Friday, April 17, 2009


The other morning around 6:00 am I was out airing the dog and picked up the Dallas Morning News off the lawn. I waved at a respected and well-liked neighbor still in his pajamas and slippers performing the same chores and then all of a sudden appreciated that I was in a Norman Rockwell moment. Then in a further epiphany I looked around and sadly realized that this scene could sooner rather than later become a part of our past. It certainly appears that the major American institution we know as print newspapers is being reinvented probably to the delight of Internet Champions. It seems that many of the great newspapers of our country are slowly deep sixing or morphing to meet the challenges of the 21st century.

My paternal Grandfather, Col. G. Edward Buxton, Jr., was a war correspondent in WWI and later the Business Manager and Treasurer with the
Providence Journal now owned by Dallas-based A.H. Belo. My Father, Coburn Allen Buxton, worked in Advertising/Special Features for the Dallas Times Herald for thirty of the paper’s one hundred and three years after relatively short stints with the Troy Record of Troy, New York and the Dallas Morning News (DMN). In a tried and true capitalist maneuver designed to eliminate competition, the afternoon daily Herald is no more after a bargain basement buy-out by the Dallas Morning News in 1991 - seven short years after my Father's passing. Glad Dad didn't see that for the DMN shut the Herald down one day after their purchase. Some folks here in Texas felt this was a mercy killing though the irony is that the DMN is now under that same gun. Goes around, comes around…

The current Belo Corporation is the successor corporation (as of February, 2008) to the original A. H. Belo Company. Belo now operates just the TV and Cable side of the old business while the new/old company, A. H. Belo, still owns and operates the Dallas Morning News, the Providence (RI) Journal, The Denton Record-Chronicle of Denton, Texas and the Press-Enterprise of Riverside, CA (serving the “inland empire” of southern California). That spin off was a white flag and declaration of defeat as all the current A. H. Belo newspapers continue to be stressed. In 2007 A. H. Belo lost $347.01 million though “improved” in 2008 only losing $62.30 million. Grandfather Buxton is spinning in his grave.

It is more than a little ironic that these papers are reporting on the current challenging economic situation (maybe even adding to the feeding frenzy) while they remain squarely in the bulls eye themselves. They have all lost circulation, readership and unrecoverable revenues.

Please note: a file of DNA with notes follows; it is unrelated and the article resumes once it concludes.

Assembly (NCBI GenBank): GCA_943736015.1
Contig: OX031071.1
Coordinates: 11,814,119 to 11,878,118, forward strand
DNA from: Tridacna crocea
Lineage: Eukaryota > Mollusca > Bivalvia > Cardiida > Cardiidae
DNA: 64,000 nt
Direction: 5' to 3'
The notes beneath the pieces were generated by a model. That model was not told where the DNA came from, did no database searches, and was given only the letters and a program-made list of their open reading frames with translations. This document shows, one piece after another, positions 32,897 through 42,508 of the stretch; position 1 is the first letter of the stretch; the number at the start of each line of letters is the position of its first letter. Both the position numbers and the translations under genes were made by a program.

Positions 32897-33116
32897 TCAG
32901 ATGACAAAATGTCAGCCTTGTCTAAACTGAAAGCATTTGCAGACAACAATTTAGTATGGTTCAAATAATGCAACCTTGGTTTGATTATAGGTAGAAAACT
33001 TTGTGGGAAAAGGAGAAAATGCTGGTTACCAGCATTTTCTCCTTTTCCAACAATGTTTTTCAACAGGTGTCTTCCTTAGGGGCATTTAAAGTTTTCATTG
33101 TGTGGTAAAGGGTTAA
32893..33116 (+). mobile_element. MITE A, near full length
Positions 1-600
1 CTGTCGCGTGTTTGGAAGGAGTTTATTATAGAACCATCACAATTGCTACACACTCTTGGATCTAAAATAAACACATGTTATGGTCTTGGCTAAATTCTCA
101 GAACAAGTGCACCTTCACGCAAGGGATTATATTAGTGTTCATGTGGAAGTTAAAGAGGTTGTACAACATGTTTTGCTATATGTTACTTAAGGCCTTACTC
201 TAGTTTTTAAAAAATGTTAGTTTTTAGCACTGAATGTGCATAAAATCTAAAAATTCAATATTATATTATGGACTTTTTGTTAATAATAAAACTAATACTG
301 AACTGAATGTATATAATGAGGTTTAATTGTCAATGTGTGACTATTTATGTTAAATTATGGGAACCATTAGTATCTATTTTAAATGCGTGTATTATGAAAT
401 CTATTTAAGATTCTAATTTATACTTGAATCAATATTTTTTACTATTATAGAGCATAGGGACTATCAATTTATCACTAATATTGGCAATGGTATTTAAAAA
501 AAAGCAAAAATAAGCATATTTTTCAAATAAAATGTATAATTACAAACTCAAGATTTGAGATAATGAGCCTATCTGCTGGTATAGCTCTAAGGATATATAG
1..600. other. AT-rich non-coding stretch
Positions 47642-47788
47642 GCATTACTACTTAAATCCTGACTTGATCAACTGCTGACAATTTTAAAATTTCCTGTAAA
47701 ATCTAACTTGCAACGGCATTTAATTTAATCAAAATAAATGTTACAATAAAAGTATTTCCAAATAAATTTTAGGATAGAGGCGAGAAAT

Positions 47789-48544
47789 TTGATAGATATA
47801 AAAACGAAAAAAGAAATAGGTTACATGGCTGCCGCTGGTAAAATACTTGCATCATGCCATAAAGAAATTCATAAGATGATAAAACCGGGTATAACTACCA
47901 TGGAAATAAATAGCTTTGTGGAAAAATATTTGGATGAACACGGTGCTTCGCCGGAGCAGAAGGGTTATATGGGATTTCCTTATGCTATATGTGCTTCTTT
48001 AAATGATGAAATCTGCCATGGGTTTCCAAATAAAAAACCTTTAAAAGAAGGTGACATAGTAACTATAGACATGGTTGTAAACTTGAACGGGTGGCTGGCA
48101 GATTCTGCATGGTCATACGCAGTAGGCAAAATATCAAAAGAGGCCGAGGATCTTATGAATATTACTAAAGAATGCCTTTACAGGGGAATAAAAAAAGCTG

You can’t sell yesterday’s news today…

February 27, 2009 marked the end of another great newspaper, the Rocky Mountain News (RMN), just 55 days short of its 150th anniversary. The RMN was another casualty in a long line of newspapers recently deceased with more in the offering.

Let’s put these failures into perspective. In the last couple of years scores of newspapers have ceased to exist or have morphed into hybrid online-print or online-only models. They include: the Baltimore Examiner, Kentucky Post, Cincinnati Post, King County Journal, Union City Register-Tribune, Halifax Daily News, Albuquerque Tribune, South Idaho Press, San Juan Star, Seattle Post-Intelligencer, Capital Times, Detroit News/Detroit Free Press, Christian Science Monitor, East Valley Tribune, Ann Arbor News, Flint Journal, Bay City Times, Saginaw News, Catskill Daily Mail/Hudson Register-Star and others. Scores of other Neighborhood and Community print newspapers have ceased to exist…

Other newspapers that appear to be in deep trouble include The Boston Globe, USA Today, New York Daily News, Los Angeles Times, St. Paul Pioneer Press, Chicago Sun-Times, San Francisco Chronicle, Seattle Times, Miami Herald, Philadelphia Daily News, Chicago Tribune, Chicago Sun-Times, Fort Worth Star Telegram, Cleveland Plain Dealer and surely not last the aforementioned A. H. Belo newspapers. The respected online “financial news and opinion operation”,
24/7 Wall Street, is predicting that it’s possible that eight of the fifty largest daily newspapers in the United States could cease publication in the next eighteen months. By the way if you are looking for insightful and objective financial reporting, don’t hesitate to visit these folks.

Well, it first appeared to me that we were all in some sort of a vigil, a death watch, as these papers are inexorably toppling down due to the “virulent Internet.” I initially decided to do this post for no other reason than documenting for my grandchildren that there used to be print newspapers. I thought that “Death Watch” might be an appropriate title, Googled it and wouldn’t you know it – there’s a popular and well-read blog entitled
Newspaper Death Watch authored by one Paul Gillin, a talented and insightful writer whose declared passion is journalism. He sounds like someone of Scots extraction though probably a cousin Irishman – gude enuf! Try him out especially if you want all the details about the “demise” of the American newspaper industry and how this is not necessarily the end of journalism. Interesting reading… I have copped his title for this post, with admiration and respectful apologies.